Children played on the bouncy castle on the last day of the Muslim holiday of Eid al-Adha in the rebel held besieged town of Hamouriyeh, outside of the Syrian capital of Damascus on Thursday, September 15, 2016.

Children played on the bouncy castle on the last day of the Muslim holiday of Eid al-Adha in the rebel held besieged town of Hamouriyeh, outside of the Syrian capital of Damascus on Thursday, September 15, 2016. 

Credit:

Bassam Khabieh/Reuters

First, the good news.

A ceasefire agreement brokered by the US and Russia has brought relative peace and quiet to many areas in Syria, including places like Aleppo that have seen fighting for months on end.

“The killing has been greatly reduced,” said Jan Egeland, the coordinator of the United Nations humanitarian task force for Syria. “In fact, no reports on civilian casualties in the last 24 hours. Attacks on schools, attacks on hospitals have stopped.”

But this is Syria, so there is bad news too.

“We are not using this window of opportunity so far to reach all of these places with humanitarian assistance,” Egeland said.

The UN has trucks fully loaded with food and supplies, ready to roll into areas where the aid is needed most. But that is not happening, he said. 

There is plenty of blame to go around, according to UN officials. They accuse the Syrian government of failing to provide the necessary paperwork to guarantee safe passage for aid convoys. They say rebel groups and opposition politicians are playing political games.

As usual since this civil war erupted more than five years ago, Syrian civilians are paying the price.

Egeland says people in Madaya, near Syria’s border with Lebanon, are starving. On top of that, they’re facing a meningitis epidemic. In rebel-controlled eastern Aleppo, where around 250,000 civilians are besieged by government forces, people are badly in need of food and supplies. But UN trucks are not able to enter those areas and others.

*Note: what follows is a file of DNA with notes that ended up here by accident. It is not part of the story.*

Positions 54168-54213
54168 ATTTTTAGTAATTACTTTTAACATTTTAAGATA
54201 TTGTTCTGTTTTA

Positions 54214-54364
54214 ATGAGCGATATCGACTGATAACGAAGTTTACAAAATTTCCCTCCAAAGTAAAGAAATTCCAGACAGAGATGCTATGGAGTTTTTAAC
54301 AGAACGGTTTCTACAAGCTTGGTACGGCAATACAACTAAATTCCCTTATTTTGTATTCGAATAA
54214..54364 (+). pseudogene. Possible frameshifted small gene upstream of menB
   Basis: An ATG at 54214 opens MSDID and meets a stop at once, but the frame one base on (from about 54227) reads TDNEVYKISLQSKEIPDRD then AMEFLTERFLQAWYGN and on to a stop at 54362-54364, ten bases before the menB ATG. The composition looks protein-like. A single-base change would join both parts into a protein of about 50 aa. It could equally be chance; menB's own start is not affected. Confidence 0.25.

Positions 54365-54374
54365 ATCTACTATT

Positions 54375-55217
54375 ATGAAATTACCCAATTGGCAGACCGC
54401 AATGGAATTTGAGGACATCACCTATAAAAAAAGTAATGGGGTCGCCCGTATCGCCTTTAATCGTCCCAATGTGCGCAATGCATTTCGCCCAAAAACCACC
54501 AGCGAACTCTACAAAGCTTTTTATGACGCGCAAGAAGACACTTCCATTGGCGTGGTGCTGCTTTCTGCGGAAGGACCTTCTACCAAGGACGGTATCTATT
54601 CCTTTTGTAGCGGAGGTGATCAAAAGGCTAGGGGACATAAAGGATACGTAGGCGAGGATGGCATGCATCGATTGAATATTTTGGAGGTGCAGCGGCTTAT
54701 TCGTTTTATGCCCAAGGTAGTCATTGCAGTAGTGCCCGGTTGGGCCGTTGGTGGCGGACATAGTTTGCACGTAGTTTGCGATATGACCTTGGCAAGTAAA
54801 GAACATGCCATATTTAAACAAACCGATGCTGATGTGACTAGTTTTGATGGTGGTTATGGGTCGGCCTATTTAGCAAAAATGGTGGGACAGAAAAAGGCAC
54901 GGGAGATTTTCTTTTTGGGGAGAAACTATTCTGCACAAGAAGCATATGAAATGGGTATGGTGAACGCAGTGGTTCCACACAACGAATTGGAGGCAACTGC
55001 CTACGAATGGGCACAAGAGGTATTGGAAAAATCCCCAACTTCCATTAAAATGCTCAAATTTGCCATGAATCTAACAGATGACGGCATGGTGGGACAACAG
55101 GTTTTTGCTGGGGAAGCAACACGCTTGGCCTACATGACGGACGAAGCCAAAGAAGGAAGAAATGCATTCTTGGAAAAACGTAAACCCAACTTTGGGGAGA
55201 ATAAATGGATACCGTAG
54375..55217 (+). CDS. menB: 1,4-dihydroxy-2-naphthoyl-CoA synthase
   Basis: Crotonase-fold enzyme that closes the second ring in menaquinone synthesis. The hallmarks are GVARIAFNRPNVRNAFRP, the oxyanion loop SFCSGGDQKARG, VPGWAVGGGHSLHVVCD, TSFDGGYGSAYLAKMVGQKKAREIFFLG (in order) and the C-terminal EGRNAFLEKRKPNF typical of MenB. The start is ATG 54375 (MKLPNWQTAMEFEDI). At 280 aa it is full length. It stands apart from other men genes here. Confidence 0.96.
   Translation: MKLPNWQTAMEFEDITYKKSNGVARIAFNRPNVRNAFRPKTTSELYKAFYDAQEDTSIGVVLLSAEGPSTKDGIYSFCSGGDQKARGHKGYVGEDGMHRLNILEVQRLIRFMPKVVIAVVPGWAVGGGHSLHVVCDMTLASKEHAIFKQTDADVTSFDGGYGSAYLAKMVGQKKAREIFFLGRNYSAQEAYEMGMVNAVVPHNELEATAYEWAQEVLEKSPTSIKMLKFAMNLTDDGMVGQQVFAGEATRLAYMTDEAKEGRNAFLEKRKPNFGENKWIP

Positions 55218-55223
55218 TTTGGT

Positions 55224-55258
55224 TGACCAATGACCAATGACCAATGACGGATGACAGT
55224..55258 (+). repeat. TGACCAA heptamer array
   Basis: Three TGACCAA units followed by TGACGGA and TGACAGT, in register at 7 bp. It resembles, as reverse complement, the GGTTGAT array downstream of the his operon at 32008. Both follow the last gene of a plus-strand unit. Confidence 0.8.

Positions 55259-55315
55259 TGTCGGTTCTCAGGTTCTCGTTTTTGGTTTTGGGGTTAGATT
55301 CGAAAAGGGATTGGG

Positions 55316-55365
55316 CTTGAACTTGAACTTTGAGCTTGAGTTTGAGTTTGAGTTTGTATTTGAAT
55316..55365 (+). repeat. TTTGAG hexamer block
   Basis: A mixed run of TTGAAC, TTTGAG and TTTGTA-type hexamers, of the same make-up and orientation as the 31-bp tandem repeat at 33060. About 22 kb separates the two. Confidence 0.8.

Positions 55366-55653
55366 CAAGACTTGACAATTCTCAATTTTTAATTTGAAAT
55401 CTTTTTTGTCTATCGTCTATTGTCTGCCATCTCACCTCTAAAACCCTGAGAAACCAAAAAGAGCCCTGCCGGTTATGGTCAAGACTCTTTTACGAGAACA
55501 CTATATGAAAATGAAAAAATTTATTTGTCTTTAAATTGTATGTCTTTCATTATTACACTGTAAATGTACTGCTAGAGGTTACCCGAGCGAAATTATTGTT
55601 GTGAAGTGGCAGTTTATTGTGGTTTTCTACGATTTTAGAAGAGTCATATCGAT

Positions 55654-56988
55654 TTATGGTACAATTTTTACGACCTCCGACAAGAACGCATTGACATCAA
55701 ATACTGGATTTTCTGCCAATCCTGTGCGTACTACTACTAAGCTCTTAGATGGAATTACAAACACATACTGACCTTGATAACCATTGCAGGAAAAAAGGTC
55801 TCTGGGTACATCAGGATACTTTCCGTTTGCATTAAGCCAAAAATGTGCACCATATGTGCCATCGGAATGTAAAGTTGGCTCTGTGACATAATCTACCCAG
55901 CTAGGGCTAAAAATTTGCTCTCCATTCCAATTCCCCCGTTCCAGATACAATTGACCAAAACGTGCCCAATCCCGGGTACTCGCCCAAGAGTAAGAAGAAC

“Grown, well-fed men still prevent us from coming to the real relief of civilians: women, children, wounded,” Egeland told the BBC

“What we had hoped was that the Russians and the Americans by now would have told the [Syrian] government and armed [Syrian] opposition groups that this is the way that it should be and that we would have had the access that we needed by now,” Egeland said. 

Russia — which is flying a bombing campaign in support of Syrian President Bashar al-Assad — insists that Syrian regime forces are fully respecting the truce, but US-backed rebels are violating it.

The Russian military says that Syrian regime forces have begun pulling back from around a key road into the ravaged city of Aleppo, freeing the way for aid deliveries.

"The Syrian armed forces are fulfilling their obligations and have started a gradual withdrawal of military hardware and all personnel from the Castello Road, which will allow for the unimpeded passage of humanitarian aid to the eastern part of Aleppo," senior Russian officer Vladimir Savchenko said in a televised briefing.

US State Department spokesman Mark Toner on Wednesday acknowledged problems but said, "We've seen violations by both sides."

A ceasefire deal agreed by Washington and Moscow that went into force at sundown on Monday calls for the demilitarization of Castello Road. Savchenko said that rebel groups close to the crucial route did not appear to be carrying out a simultaneous pullback as agreed.

The Syrian Observatory for Human Rights, a UK-based monitor, said that government forces and rebel fighters remained on the road after the ceasefire went into effect, and that the army was not willing to pull back before opposition forces did so.

The Russia-US deal calls for the truce to be renewed every 48 hours, and for Washington and Moscow to begin unprecedented joint targeting of jihadists like ISIS and former al-Qaeda affiliate Fateh al-Sham Front if it lasts a week.

There remains deep skepticism that the truce will hold up.

Agence France-Presse contributed to this report.

Related Stories